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Music from and inspired by


The town of Marcianise, despite having a population of 40,000 people, provided half of the members of Italy’s Olympic boxing squad. To the head coach at one of the town’s gyms, this wasn’t a particularly confusing state of affairs: “The Neapolitan is born with a great desire to be in punch-ups so we have a very easy task.” The movie Gomorra, which I strongly suggest you go and see ASAP, serves as a pretty dead on tribute to the rage that lies within the average inhabitant of Naples, partly because it is now the biggest slum in western Europe, partly because the town’s grass soil is now toxic due to waste disposal crimes (meaning that 10% of all mozzarella produced in Italy these days is technically poisonous and unfit for human consumption), partly because they’re just very short.

I’m not a film writer, unlike certain guys on the blogroll over there I don’t have the vocab for it. However, I will say that you’re selling Gomorra short by just pegging it as a “City of God for the Mezzogiorno”. It’s got the same “buckwilding kids on a slum” mentality as Lil Ze’s highlight reel, but Gomorra operates at a much higher level, if not in film making in plot: these aren’t hoodlums or stick-up kids, they’re sophisticated, politicking gangsters who make life a misery not just for the guys that they pistol whip, but for the community, town, and country as a whole.

But that’s not why we’re writing here. The soundtrack to Gomorra is perfect, it’s the kind of music that transports you to the average teenage night out in southern Italy instantly, to the point where I left the cinema with an innate desire to buy a diamond earring and a skintight wifebeater. To be worn with stonewashed jeans. There’s corny balladry, there’s hard trance, there’s Europop, there’s the kind of music these characters would listen to, would encounter during the course of slanging yay and gazing lovingly at the Napoli Cannavaro shirts on the office walls (a nice touch that).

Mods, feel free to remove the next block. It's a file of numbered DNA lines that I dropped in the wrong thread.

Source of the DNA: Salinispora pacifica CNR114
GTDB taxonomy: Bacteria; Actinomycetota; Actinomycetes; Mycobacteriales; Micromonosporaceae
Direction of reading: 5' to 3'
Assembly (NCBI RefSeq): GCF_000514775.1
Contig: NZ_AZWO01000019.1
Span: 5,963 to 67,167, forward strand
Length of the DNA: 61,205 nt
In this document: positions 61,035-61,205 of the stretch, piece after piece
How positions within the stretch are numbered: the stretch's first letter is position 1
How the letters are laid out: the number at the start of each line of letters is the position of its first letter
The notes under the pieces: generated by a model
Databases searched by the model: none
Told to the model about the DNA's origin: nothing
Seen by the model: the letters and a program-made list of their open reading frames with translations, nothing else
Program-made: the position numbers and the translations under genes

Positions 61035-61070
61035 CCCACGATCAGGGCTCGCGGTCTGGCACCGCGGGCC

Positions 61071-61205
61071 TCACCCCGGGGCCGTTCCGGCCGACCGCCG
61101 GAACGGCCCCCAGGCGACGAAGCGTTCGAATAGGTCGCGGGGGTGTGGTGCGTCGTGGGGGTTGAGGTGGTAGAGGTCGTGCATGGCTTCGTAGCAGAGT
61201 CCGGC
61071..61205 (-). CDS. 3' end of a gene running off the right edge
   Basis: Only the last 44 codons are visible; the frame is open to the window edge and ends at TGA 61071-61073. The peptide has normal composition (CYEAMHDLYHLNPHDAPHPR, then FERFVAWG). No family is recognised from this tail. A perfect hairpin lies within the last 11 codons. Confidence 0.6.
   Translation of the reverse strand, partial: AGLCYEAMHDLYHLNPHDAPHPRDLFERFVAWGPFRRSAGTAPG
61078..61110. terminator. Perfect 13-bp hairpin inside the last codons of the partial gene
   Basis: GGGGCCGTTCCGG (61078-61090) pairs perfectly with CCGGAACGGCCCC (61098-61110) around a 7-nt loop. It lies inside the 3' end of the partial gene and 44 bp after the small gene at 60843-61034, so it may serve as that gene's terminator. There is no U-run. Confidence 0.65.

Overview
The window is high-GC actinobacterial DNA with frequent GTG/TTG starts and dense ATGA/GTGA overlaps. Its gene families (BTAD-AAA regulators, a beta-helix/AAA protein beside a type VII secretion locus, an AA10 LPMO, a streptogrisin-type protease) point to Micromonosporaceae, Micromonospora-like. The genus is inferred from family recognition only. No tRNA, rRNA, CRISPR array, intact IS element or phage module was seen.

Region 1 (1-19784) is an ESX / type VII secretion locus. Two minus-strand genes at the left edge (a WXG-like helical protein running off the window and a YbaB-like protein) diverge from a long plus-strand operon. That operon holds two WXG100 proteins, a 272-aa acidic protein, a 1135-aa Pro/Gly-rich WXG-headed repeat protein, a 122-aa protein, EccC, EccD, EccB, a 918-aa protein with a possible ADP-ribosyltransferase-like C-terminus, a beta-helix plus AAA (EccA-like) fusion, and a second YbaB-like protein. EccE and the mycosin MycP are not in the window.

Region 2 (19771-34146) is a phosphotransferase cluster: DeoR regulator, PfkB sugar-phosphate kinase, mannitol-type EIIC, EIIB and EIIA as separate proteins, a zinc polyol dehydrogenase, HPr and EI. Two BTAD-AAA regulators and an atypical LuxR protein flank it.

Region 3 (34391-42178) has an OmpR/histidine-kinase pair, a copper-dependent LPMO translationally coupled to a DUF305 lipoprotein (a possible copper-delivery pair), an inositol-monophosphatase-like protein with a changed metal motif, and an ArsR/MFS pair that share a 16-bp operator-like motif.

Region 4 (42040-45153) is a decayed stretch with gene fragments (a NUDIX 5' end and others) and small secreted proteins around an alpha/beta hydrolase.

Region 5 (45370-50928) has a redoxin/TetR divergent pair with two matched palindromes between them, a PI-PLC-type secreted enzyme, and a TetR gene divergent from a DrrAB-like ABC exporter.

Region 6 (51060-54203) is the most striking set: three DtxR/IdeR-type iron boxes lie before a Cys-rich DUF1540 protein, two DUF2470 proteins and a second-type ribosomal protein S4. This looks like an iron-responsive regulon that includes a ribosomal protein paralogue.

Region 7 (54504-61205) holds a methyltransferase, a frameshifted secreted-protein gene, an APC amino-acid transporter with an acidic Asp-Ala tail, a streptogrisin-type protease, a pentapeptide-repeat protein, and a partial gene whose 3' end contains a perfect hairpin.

Compare this to another film plugged heavily in the literature that was thrust into my hands upon leaving the cinema:  Nick and Norah’s Infinite Playlist.

Now, I know you’re all looking forward to this flick immensely, especially because you dig the great range of acting styles Michael Cera brings to the table. Who doesn’t love to look at his anaemic skin, MDMA eyeballs, Junior Spesh chicken breast torso, and fantastic ability to nod with every fucking sentence? Fools, that’s who. But NaNIP is a movie sold on its soundtrack: it’s got Vampire Weekend, Band of Horses, Modest Mouse and, I dunno, whoever else it is the kids are listening to these days. The Datsuns or something.

Does this film have a good plot? Who cares, you can listen to some songs you already have on your fucking iPod, surrounded by 120 minutes of DeviantArt-poetry level dialogue, in a seat covered with boiled sweets, spilled Coke, and spunk, and you get to spend £10.50 for the privilege. Fantastic.

It’s not just that these movies seem to care zero for having any replay value after, say, four months from their release (the idea that the teenagers of 2022 are going to be crate-digging for MGMT is a non-starter). No, it’s just that these songs don’t really mean anything to the movie. You could take every song here out and replace them with “Lucas With The Lid Off” and “Beds Are Burning”, and while it’d lose that all important INDIE CRED, it wouldn’t have any effect to the plot, pacing, or feel of the movie. Cross-reference with Junoor Garden State or whatever, it’s exactly the same. Whereas when you’re cruising around the streets of Scampia with a life-expectancy of 26 and a PPK tucked under your flower-print short sleeve shirt, it’s really hard trance or nothing.

  1. Ezra Koenig
    October 12, 2008 at 7:36 pm

    HKM reportedly “not a fan” of the movie Gomorra.

  2. Dom Passantino
    October 12, 2008 at 7:38 pm

    The original version had a scene in it where Seth Rogen riffed on the similarities and differences between “awesome hot pussy” and the performance of John Goodman in cult movie The Big Lebowski. He’s probably just annoyed they cut that.

  3. Ezra Koenig
    October 12, 2008 at 9:12 pm

    I can see how that would prove upsetting. Also, the decision not to set it in the nineteen nineties could have been another factor.

  1. November 18, 2008 at 1:16 am

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